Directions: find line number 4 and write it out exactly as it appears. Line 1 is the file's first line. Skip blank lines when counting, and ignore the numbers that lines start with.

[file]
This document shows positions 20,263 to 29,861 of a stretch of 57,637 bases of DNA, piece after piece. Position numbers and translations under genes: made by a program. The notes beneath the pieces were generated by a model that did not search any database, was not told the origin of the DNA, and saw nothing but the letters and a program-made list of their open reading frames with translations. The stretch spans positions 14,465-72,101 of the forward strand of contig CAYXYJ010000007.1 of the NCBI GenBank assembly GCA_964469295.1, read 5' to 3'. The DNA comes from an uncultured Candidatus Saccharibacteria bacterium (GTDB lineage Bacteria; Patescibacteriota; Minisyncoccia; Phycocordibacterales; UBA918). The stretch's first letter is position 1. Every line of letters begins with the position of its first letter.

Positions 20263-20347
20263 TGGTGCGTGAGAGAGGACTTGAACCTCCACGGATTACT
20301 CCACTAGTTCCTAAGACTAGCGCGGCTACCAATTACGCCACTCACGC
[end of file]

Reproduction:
20301 CCACTAGTTCCTAAGACTAGCGCGGCTACCAATTACGCCACTCACGC